Once we’d made the decision to adopt, things began progressing fairly quickly. We requested a ton of information from a variety of agencies and programs, and we read it all. We ruled out foster to adopt and domestic adoption. We nixed programs that had obvious ethical issues (the irony of which I’ll discuss at a later date). We debated pros and cons of every option. It was important to us that we could offer a child the kind of support they’d need as they grew up, from educational to medical to cultural. The more I read accounts of the positive and negative experiences of adult adoptees, the more I felt that the biggest piece of the puzzle was our ability to maintain a connection to our child’s original culture and to her first family. We looked into what our city had to offer, to how easy it would be for us to connect to others who shared our child’s culture, and in the end, Ethiopia easily came out as the front runner.
From there it was up to us to decide on age range, gender, and range of special needs we could manage. This is the part where I tell you that I still feel guilty that we originally requested a baby girl. Still. Regardless of the fact that we knew more families who requested a boy than had requested a girl, I still clung to the statistics that say that the average adoptive parent wants a baby girl, as young as possible, as healthy as possible. Well, we weren’t in line for health, unless you count that we actually preferred medical special needs, and we weren’t in line for as young as possible, though it did make sense to us to adopt a baby first and pursue older child adoption later. But still, we were stating our preference as baby girl. In the end, not much of that mattered. We did adopt a girl, but everything else got turned upside down when we saw our daughter’s face.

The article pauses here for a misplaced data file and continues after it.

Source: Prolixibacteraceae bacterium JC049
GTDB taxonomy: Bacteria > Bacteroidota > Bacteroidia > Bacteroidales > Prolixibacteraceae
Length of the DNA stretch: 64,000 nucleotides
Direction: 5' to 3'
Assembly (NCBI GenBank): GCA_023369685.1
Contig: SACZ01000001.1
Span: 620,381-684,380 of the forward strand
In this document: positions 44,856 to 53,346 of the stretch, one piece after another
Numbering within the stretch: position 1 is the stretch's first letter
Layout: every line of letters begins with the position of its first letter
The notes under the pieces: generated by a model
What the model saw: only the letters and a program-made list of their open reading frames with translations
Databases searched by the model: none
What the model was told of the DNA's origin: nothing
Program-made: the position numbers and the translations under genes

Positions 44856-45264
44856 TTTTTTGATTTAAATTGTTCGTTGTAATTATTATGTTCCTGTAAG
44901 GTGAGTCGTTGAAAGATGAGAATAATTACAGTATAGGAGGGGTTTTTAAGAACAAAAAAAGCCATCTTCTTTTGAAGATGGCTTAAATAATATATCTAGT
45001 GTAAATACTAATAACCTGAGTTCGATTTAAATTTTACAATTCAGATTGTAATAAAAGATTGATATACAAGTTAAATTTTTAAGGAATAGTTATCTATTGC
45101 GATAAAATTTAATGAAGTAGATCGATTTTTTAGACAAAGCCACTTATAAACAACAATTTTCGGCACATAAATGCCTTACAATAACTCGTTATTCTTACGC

The paperwork part of the adoption, for me, was a struggle. Ethiopian adoption requires a home study and then the creation of a dossier, and each process required a different set of documents, with each document needing to be done in a very specific way. For every document I got done successfully the first time, there was another that had to be redone one or even two times. By the time I had everything together and ready to send off to our agency, I was a bundle of nerves. I worried that I wouldn’t be able to handle it if our coordinator called and told me that something was not done correctly. Luckily, the next call I got from her was to tell me that everything was in order and ready to go. Relieved, we settled in for the wait to see our daughter’s face. I bought baby pajamas in larger sizes in case we adopted an older baby and started amassing various baby things. We didn’t know how long it would be before we saw the girl we were calling Magnolia, but I wanted to be ready.
We had listed a wide variety of special needs that we felt we could handle, but I knew that it was impossible to list everything that we would be prepared to parent. Our agency maintained an online listing of waiting children, and I knew that unless our coordinator was a mind reader (and I was pretty sure she wasn’t), our child might show up there first as opposed to via the fabled referral call. I was right that our daughter showed up there; that part I knew. I was just wrong about everything else.
It was a Friday when I first saw her face. Something about her caught my attention, and I couldn’t look away. But she was three years old, and we had agreed to begin our family by adopting a baby, and so I resisted the urge to text Jarod and tell him to look at her. Until, that is, I couldn’t resist it any longer. I wanted her to be my daughter. I saw something in her that drew me in, and it was different than what I’d seen in children on the waiting list before.
At the end of the day, we looked at her photo together. My husband, the practical one, who I thought would say, “No, Mary, we are starting our family with a baby,” instead said, “Let’s see what happens.” I filled out the form requesting more information right away. It was Friday evening. We wouldn’t hear anything until Monday at least. It was the most excruciating weekend of my entire life up to that point. But I didn’t know excruciating, not really. Not yet.
This is the story of my journey to adoptive motherhood. The introductory post is here. The second post is here.The third post is here.
Read more of our family story on Finding Magnolia
Follow Finding Magnolia on Twitter